[The Record Breaker, continued]
Nevertheless, Davis emphasized that BMG from the beginning wanted him to remain with the company, offering him a lucrative corporate chairmanship. It was not the first time he had such an offer; years before he was asked to become chairman of Warner's music group. His answer to both offers was the same.
"For me--loving music--to be on a corporate level is not what I [want to] do," said Davis.
Instead, Davis eventually accepted a deal from BMG that gives him a 50-percent equity stake in a new record label that was launched in October. Called J Records, after Davis' middle name, Jay, the label boasts more than four times the financing of any other newly formed record company, according to Davis. In addition, the company is stocked with many top-level executives from Arista and has also acquired several artists formerly with the Arista label. Davis late last year announced the signing of Luther Vandross, who, like Santana, will create an album featuring a variety of other performers.
The new venture, Davis said, makes him "feel as excited and buzzed about music and what I do, and the process and the challenges and the creative opportunities, as I ever did." Davis had other offers, from Internet companies to competing record companies. But nothing compared to the opportunity to start a new company, particularly after enjoying a final year of unprecedented profits at Arista, he said.
"It's better to try to reinvent it with this kind of momentum than to try to top a billion [dollars] in worldwide sales," Davis said. "And I was able to have a situation where I owned 50 percent of the company, so this is not only with no regret, but it is a far better business than every other kind of deal imaginable.
"There were companies offering me different combos of artists [and] unbelievable offers to compare and choose from. I hope that at the end of any contract you have these opportunities. I never felt beleaguered or uncertain."
Davis founded Arista in 1974 and built it into a company that he estimated would be worth $3 billion on the open market. The label made an immediate impact with a number-one hit from Barry Manilow, grew with the record-breaking debut of Whitney Houston, and, as of late, is basking in the success of the Carlos Santana album Supernatural, one of the best-selling albums in history and a musical concept whose very idea was shaped and nurtured by Davis. After he saw Santana play at Radio City Music Hall, Davis knew that the musician still had the skills that made him a guitar god in the '60s. But it's not the '60s anymore, and Davis, who has always prided himself on keeping current in music trends, conceived a way to turn a legend into a phenomenon.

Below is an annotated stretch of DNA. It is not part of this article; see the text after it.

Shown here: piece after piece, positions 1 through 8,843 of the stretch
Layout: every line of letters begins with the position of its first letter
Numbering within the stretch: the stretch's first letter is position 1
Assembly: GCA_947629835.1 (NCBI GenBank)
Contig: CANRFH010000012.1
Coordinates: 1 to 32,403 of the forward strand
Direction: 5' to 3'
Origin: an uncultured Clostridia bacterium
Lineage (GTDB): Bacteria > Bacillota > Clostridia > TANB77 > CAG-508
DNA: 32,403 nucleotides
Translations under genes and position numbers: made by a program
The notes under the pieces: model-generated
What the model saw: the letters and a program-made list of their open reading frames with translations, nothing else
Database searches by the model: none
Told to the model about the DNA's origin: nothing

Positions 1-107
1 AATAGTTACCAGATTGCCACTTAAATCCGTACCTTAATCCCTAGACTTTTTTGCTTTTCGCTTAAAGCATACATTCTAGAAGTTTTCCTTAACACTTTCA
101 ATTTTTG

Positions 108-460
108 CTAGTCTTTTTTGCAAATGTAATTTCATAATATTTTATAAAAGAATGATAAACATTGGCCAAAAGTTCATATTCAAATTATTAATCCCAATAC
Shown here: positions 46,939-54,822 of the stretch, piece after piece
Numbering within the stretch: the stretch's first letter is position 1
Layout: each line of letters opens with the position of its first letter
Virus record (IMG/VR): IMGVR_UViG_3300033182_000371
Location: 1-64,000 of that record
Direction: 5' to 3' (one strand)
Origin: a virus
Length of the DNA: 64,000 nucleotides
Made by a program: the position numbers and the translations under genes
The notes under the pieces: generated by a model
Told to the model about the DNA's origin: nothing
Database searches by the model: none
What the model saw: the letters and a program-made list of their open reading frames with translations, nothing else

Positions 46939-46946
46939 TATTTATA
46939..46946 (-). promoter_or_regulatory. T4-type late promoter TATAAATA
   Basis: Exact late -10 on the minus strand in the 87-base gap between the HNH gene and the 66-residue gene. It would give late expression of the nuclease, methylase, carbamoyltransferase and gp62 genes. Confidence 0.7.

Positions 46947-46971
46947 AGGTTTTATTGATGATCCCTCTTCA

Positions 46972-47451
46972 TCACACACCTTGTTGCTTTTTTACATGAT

"I felt that someone who had his virtuosity, that if we made a radio-friendly album, Santana could reemerge. [But] never to the extent to which it's soared," said Davis. "So I did architect a blueprint that half the album would be him doing radio-friendly Latin-African rhythms in the tradition of 'Oye Como Va' and 'Black Magic Woman' and 'Evil Ways,' and I would be entrusted with the other half, which led to the [songs] 'Smooth' and 'Maria, Maria,' and Dave Matthews and Everlast cuts that became the hallmarks of this all-time album."
At the Grammy Awards ceremony in February last year, Davis won three awards for producing Santana's and Whitney Houston's albums in addition to winning a lifetime achievement award. The event marked one of three capstones to Davis' career, all occurring nearly simultaneously. In March, he was inducted into the Rock and Roll Hall of Fame. And in April, he presided over a star-studded 25th-anniversary celebration of Arista, later aired on NBC, in which artist after artist sang their hits, and also sang th" praises of the man responsible for the record company. Yet before Arista Records was even born, Davis was already a force in the music business.
* * *
Davis achieved the goal that he set when he went to HLS. He began his career in a small law firm, which he chose over a big firm to "get out of that factory kind of assembly line of performance." Yet the firm lost its major client a year later and was forced to lay off Davis and other associates. He didn't know it then, but it was the best thing that could have happened to him, for he found a new job at Rosenman, Colin, Kaye, Petschek and Freund. The firm trained him in estate planning, contracts, tax, and corporate law. It also indirectly led him to the music industry.
"That is where luck plays a role in your life," said Davis. "You've got to seize the opportunity if it is presented to you, but without question I could have gone to any one of hundreds of firms."
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